Bruins NHL trade deadline priority: Defenseman or forward?


Hampus Lindholm entered training camp as the Boston Bruins’ No. 2 defenseman behind Charlie McAvoy. Matt Grzelcyk projected to lock down his shot-denying top-pairing spot on McAvoy’s left side. Derek Forbort was supposed to be the left side’s third-pairing strongman and first-wave penalty killer. Jakub Zboril had his sights set on being the No. 7 defenseman.

None of it has gone as planned.

Lindholm is on injured reserve. The 30-year-old was unavailable for the eighth straight time in Tuesday’s 2-1 overtime loss to the Edmonton Oilers. Before his injury, Lindholm was not playing to the 2022-23 standard that placed him fourth in Norris Trophy voting.

Grzelcyk has been injured three times. It may explain why he is a negative possession player for the first time in his career. Grzelcyk is unrestricted at year’s end. He has not discussed an extension with his hometown team. 


Matt Grzelcyk is an unrestricted free agent after this season. (Christian Petersen / Getty Images)

Forbort has played himself out of the lineup because of injury and performance. The 32-year-old was a healthy scratch Tuesday for the fourth time in the past five games. He is also unrestricted after this season.

Zboril failed to make the roster out of camp. The 2015 first-rounder went unclaimed on waivers twice. His contract is expiring. The 27-year-old’s NHL career may be over. 

All of this is to make one thing clear: The Bruins’ trade deadline priority is improving the left side of the defense. 

The Bruins defended well against the turbocharged Oilers. They limited Connor McDavid and company to 1.39 expected five-on-five goals, according to Natural Stat Trick. But that was the Bruins’ lowest rate since Feb. 15 (1.29 xGA against the Seattle Kraken). They hadn’t kept an opponent off the five-on-five board since Feb. 8 against the Vancouver Canucks. They held the Toronto Maple Leafs to one five-on-five goal the previous night.

“I thought we did a really good job limiting their chances,” Montgomery said. “Last two games, I think we’ve played the two highest-scoring teams per game in the league. So I’m happy about the way we checked them. Happy about the way we’re staying above pucks, not giving up odd-man rushes.”

How long the Bruins can ride Grzelcyk, Mason Lohrei and Parker Wotherspoon remains to be seen.

Montgomery classified Lindholm’s return as close. The Bruins will be delighted to have him back. Lohrei, recalled from Providence following Lindholm’s exit, is a 23-year-old rookie. As such, he’s subject to peaks and valleys in the defensive zone. Lohrei has a bright three-zone future. The Bruins would be reluctant to move him before the deadline.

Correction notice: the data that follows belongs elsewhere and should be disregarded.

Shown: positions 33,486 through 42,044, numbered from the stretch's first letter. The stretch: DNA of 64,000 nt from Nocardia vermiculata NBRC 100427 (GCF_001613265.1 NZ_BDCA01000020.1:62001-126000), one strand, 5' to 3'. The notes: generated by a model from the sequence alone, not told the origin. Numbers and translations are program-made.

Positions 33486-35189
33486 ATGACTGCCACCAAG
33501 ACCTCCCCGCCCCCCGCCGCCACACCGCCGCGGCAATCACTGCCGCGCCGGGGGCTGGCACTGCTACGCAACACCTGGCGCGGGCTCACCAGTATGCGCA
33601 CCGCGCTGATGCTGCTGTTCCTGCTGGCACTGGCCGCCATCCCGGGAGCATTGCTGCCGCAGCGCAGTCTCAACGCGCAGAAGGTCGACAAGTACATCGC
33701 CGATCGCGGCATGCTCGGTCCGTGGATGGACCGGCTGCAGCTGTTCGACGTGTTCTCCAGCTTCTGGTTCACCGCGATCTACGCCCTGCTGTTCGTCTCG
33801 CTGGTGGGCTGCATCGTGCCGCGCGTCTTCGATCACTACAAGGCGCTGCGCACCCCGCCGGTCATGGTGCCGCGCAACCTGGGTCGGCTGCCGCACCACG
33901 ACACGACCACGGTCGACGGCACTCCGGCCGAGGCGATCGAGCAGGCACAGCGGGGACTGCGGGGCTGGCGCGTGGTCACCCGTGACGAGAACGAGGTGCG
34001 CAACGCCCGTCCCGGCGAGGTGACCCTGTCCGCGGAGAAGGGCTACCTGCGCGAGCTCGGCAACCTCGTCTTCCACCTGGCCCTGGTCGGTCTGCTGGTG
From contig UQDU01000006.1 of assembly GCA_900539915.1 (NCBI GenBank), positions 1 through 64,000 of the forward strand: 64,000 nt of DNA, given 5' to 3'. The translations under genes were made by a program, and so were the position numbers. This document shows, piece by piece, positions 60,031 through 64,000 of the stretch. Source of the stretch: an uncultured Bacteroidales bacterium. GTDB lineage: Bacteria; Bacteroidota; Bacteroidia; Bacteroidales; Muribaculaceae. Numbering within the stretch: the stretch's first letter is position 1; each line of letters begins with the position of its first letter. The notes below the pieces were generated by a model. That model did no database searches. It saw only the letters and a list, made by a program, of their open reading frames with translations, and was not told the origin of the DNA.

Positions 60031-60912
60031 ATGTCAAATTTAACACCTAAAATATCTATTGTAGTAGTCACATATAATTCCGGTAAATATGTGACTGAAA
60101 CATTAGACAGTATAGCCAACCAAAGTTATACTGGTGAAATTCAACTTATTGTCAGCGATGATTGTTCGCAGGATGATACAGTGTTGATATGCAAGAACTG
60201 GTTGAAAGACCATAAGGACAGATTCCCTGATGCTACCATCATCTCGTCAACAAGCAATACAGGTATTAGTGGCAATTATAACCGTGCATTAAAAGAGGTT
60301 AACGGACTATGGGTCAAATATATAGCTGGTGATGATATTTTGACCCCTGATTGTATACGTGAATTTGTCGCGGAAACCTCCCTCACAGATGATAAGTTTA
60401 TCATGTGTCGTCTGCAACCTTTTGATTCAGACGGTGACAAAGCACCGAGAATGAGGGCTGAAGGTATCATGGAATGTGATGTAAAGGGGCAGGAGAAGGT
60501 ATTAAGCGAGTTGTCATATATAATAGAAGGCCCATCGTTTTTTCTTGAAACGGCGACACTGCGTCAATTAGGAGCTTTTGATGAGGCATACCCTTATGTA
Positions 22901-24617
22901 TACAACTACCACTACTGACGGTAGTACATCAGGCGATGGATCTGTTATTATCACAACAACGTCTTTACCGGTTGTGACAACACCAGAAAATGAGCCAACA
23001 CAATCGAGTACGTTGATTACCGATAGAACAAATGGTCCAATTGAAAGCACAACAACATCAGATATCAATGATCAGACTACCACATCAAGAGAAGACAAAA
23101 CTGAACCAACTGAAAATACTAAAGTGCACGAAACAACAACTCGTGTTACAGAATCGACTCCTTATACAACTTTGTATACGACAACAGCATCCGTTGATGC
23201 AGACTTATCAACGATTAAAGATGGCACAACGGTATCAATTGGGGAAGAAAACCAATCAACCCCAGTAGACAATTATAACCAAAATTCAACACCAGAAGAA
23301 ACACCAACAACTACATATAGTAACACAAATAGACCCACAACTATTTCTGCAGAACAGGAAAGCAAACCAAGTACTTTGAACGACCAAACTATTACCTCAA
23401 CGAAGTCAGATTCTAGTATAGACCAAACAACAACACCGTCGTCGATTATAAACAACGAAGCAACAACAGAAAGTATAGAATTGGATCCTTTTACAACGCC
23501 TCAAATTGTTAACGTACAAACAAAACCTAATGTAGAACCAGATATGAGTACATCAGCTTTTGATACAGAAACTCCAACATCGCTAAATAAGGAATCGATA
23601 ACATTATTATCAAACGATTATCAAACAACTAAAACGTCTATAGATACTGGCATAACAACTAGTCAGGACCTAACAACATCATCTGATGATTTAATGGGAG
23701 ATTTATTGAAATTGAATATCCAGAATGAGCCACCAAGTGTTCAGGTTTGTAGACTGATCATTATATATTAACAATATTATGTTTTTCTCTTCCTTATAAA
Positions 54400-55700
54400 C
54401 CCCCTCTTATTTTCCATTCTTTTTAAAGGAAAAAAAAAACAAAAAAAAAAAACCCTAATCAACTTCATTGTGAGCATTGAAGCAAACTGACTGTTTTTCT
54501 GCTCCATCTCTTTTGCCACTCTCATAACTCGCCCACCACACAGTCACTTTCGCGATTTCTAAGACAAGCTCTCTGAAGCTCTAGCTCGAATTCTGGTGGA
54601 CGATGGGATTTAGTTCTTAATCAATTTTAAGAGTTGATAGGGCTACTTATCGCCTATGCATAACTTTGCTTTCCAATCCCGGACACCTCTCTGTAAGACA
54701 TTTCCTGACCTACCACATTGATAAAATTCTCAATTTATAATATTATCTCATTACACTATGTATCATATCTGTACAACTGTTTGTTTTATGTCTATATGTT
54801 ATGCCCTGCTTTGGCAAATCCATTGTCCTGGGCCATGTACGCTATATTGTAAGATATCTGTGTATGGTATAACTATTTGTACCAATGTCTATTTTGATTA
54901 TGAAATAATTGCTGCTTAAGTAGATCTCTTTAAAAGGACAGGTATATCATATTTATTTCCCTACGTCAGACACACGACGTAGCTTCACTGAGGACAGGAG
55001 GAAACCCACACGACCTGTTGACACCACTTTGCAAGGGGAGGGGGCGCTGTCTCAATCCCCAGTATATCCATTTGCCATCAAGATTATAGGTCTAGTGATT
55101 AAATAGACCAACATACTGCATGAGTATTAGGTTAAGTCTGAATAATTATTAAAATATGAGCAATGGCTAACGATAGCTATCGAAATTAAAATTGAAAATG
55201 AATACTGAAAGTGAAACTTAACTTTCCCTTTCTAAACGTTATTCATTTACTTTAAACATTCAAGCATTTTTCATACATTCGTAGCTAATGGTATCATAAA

Wotherspoon, signed as an unrestricted free agent, has been an excellent value addition. But the 26-year-old has never played a playoff game.

So as much as the Bruins need help up front, defense is their biggest need. The question is how to address it. 

Norwood’s Noah Hanifin, No. 3 on The Athletic’s trade board, is the top-ranked left-shot defenseman. Hanifin is on an expiring contract with a $4.95 million average annual value. The Bruins project to have future cap space to extend Hanifin. The trick would be meeting the Calgary Flames’ ask.

Trading Linus Ullmark and his $5 million average annual value, most likely for futures, would give the Bruins the assets and cap space to execute a blue-line acquisition. It is not a straightforward transaction. 

The Bruins would have to be confident that Jeremy Swayman is ready to be the postseason workhorse. Swayman stopped 32 of 33 shots in Monday’s 4-1 win over the Toronto Maple Leafs. It’s his turn to start against the Leafs again on Thursday. Swayman would be the likely Game 1 starter pending a Bruins-Leafs Round 1 showdown.

The Bruins would also have to find a team that fits Ullmark’s liking. The Devils, according to The Athletic’s Pierre LeBrun, have targeted Ullmark as a possibility if they cannot acquire Jacob Markstrom. Ullmark has partial no-trade protection. Joakim Persson, Ullmark’s agent, declined to answer whether the Devils are on Ullmark’s no-trade list.

The Florida Panthers improved their attack on Wednesday by acquiring Vladimir Tarasenko from the Ottawa Senators. The Panthers could be a second-round opponent for the Bruins. Florida was already a dangerous offensive team. 

Blue-line assistance is now even more necessary.

(Photo of Elias Lindholm and Noah Hanifin: Stephen R. Sylvanie / USA Today)





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